For the first time, South Korea has revealed to the public designs of its new missiles build to bolster the country’s defence capacity to keep North Korea at bay.
The two new designs – the ballistic Hyeonmu-2, with a range of 300 km and the Hyeonmu-3, a cruise missile capable to hit targets more than 1,000 km away – have been put on public display in a rare event during a South Korean military parade.
Both defence systems, developed in South Korea, have previously been tested, as a response to North Korea breaching international sanctions conducting the third nuclear test in February this year, only three months after launching a long-range rocket delivering a satellite into orbit.
"We must build a strong anti-North deterrence until the day the North drops its nuclear arms and makes the right choice for its people and for peace on the Korean peninsula," South Korean President Park Geun-hye said at the parade marking the founding of the South's armed forces 65 years ago.
Despise North Korea’s claims its successful attempt to launch a rocket to space in December last year was a purely peaceful venture, the world has largely seen as a test of the long-range missile technology. The launch and the February nuclear test prompted UN strengthen sanctions aimed at stopping the North's arms development and trade. The sanctions angered the North and it responded with threats of a nuclear strike on South Korea and the United States.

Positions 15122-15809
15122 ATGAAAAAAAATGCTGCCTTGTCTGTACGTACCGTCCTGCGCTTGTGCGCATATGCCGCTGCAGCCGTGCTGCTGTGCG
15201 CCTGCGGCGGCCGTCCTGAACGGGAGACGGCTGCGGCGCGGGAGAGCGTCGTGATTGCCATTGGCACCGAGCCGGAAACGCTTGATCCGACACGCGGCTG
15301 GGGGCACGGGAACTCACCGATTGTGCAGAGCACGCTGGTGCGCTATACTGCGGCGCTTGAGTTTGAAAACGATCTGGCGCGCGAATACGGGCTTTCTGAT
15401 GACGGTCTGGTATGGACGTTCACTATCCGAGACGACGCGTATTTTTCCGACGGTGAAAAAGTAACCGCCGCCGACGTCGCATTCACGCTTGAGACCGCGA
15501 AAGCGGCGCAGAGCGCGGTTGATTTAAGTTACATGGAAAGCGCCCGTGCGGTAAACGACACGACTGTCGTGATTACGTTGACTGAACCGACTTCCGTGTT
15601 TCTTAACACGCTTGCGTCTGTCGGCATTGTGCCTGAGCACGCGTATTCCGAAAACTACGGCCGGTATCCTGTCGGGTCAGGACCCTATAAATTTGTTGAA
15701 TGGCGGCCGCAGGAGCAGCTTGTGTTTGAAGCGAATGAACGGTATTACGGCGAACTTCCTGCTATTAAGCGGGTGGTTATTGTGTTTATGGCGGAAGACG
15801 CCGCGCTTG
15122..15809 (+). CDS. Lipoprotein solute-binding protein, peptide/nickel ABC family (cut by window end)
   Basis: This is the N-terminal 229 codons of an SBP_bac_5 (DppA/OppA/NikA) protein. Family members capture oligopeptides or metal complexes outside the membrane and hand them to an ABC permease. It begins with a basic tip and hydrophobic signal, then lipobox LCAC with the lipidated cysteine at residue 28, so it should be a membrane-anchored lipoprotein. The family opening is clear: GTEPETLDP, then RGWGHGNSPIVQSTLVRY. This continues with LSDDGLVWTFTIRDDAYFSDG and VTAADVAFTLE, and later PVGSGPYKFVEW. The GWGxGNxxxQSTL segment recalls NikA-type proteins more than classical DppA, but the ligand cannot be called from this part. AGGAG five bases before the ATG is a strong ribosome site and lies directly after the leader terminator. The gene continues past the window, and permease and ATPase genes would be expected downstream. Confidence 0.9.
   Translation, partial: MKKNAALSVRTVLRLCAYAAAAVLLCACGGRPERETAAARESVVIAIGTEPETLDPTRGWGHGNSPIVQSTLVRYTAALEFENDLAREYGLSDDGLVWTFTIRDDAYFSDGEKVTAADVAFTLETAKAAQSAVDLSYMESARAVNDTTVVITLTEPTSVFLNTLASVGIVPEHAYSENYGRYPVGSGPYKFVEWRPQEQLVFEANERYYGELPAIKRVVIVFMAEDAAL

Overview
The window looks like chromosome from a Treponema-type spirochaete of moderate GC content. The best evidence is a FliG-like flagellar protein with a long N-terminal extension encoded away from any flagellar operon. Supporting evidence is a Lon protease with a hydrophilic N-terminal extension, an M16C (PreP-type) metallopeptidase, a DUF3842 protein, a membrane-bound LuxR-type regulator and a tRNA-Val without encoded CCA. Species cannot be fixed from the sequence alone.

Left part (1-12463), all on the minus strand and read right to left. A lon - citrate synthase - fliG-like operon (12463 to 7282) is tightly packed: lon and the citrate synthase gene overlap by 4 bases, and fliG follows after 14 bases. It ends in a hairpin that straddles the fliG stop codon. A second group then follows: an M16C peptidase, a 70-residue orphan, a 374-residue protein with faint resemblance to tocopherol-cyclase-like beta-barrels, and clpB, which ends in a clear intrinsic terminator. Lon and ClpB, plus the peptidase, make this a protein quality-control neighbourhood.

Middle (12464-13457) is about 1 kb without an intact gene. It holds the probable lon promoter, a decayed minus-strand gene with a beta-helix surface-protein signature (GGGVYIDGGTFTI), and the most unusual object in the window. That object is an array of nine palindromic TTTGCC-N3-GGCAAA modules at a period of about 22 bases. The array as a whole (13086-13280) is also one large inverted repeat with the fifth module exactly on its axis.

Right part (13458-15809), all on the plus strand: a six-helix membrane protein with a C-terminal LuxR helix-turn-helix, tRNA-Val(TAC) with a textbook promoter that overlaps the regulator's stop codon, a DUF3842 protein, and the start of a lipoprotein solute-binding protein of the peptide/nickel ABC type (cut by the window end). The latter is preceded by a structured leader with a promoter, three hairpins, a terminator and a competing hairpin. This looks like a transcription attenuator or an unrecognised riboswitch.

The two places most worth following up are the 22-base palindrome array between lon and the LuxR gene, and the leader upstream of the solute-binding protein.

Although a rather poor country, North Korea has been investing heavily into the development of weapons of mass destruction.
Last year, South Korea has reached an agreement with the United States allowing it to extend the range of its missiles to better counter the threat from the North. The deal grants South Korea the permission to develop ballistic missiles with a range of up to 800 km.
However, unlike North Korea, South rarely organises large military parades. This week’s event was the biggest such event in 10 years.
Watching the parade was US Defence Secretary Chuck Hagel who is currently on a four-day visit in the region.